LGBTQ History at Jackson Square and in New Orleans

My neighbor Frank wrote this piece which describes a little of the 1970s LGBTQ activism in the Quarter in response to the 1970s Sarah Palin, the horrid Anita Bryant. As someone who moved into and then grew up in the lower Quarter as a teen, I always felt welcomed by the gay community that was active around St. Phillip. My best friend Roger Simonson who had come out as a young man and had lived in the Quarter since the 1960s was known for his Royal street shop A Better Mousetrap and his later management of Roger Bogle’s Persian Boy gallery. Through his friendship, I was included in many parties and allowed in bars and clubs that did not encourage non-gay attendance back then.

The leaders of the gay community have tirelessly worked alongside the old-line preservationists on many community efforts that impact the Quarter. That dual leadership served the neighborhood well as it meant the issues of one group were not the only ones being met any longer and it allowed younger and less wealthy voices to be heard on political matters. Since the 1990s, many in the community moved to other areas of town, expanding the impact of that early Quarter activism into every part of municipal and social life. With the acceptance by most Americans (especially younger ones) of less strict gender and sexuality definitions or mores, the need for gay-only areas, clubs, and events has lessened.  As exciting as it is to live in a time when sexuality is not so closely monitored by a few disapproving Puritans, it is sad to lose the active presence here of some of those wonderful leaders even while I remain grateful to Frank and others for continuing to offer so much civic energy.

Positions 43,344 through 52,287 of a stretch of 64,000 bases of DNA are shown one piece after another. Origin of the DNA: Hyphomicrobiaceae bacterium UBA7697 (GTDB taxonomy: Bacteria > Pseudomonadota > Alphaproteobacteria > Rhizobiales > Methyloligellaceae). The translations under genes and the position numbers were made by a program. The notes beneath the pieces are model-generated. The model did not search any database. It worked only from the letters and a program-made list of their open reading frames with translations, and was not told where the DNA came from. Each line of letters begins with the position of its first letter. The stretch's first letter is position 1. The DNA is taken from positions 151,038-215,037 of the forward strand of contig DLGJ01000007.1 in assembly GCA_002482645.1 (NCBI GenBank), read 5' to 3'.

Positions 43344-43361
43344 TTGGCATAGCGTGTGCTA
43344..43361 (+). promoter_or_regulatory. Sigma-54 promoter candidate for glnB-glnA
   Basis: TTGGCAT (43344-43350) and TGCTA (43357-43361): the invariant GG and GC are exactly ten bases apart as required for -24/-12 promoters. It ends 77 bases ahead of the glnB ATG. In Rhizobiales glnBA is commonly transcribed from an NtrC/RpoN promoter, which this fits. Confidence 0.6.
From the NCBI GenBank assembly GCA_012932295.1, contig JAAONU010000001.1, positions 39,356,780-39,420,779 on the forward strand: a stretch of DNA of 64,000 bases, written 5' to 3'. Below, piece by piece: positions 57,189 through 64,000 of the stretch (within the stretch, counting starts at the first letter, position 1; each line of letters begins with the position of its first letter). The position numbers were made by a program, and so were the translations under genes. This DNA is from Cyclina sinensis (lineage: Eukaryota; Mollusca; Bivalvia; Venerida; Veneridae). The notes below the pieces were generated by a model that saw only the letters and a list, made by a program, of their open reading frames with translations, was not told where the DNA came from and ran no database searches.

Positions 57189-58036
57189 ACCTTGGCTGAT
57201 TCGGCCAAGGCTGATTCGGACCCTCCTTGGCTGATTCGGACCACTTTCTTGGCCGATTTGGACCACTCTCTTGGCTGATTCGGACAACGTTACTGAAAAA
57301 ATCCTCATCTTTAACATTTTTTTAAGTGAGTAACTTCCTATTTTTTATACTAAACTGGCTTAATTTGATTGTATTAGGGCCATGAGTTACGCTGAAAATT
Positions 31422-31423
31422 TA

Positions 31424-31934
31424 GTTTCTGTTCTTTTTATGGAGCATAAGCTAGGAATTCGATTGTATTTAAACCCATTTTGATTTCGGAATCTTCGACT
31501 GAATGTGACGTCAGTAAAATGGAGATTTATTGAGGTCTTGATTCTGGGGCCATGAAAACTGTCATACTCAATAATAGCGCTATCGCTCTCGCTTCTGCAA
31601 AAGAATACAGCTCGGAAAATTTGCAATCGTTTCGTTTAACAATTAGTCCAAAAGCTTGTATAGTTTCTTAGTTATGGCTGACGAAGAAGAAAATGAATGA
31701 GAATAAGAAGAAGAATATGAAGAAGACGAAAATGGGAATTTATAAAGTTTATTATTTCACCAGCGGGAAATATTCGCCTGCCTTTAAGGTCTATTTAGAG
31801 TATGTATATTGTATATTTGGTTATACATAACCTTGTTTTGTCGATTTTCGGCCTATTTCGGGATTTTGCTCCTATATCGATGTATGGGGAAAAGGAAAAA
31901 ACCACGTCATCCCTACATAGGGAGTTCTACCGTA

LGBT History at Jackson Square and in New Orleans


Nola Files: The First 20 Stories

The Nola Files is preparing stories of the most influential people and places in New Orleans history. To do this history project justice we need to first focus on the people and places that had the widest impact and connected with most of the city. Please look through some of these options and vote for those you think need to be our focus first.

In this survey you will vote on PEOPLE who stories must be told.


The First 20 Stories

Interview with editor of N.O Lit: 200 years of New Orleans Literature

Listen to The Anthology of Louisiana Literature‘s 2-part interview with Dr. Nancy Dixon, editor of one of the necessary books for any New Orleans scholar or armchair historian: N.O. Lit: 200 Years of New Orleans Literature. Even if this brilliant woman wasn’t my pal, I’d still be urging you to get a copy. I open it up again and again to read her selections from different authors.

The 560 pages includes a well-curated set of short fiction and plays that reflect the city’s literary history, from Paul Louis LeBlanc de Villeneuve’s 18th-century play The Festival of the Young Corn, or The Heroism of Poucha-Houmma to Fatima Shaik’s 1987 short story “Climbing Monkey Hill.”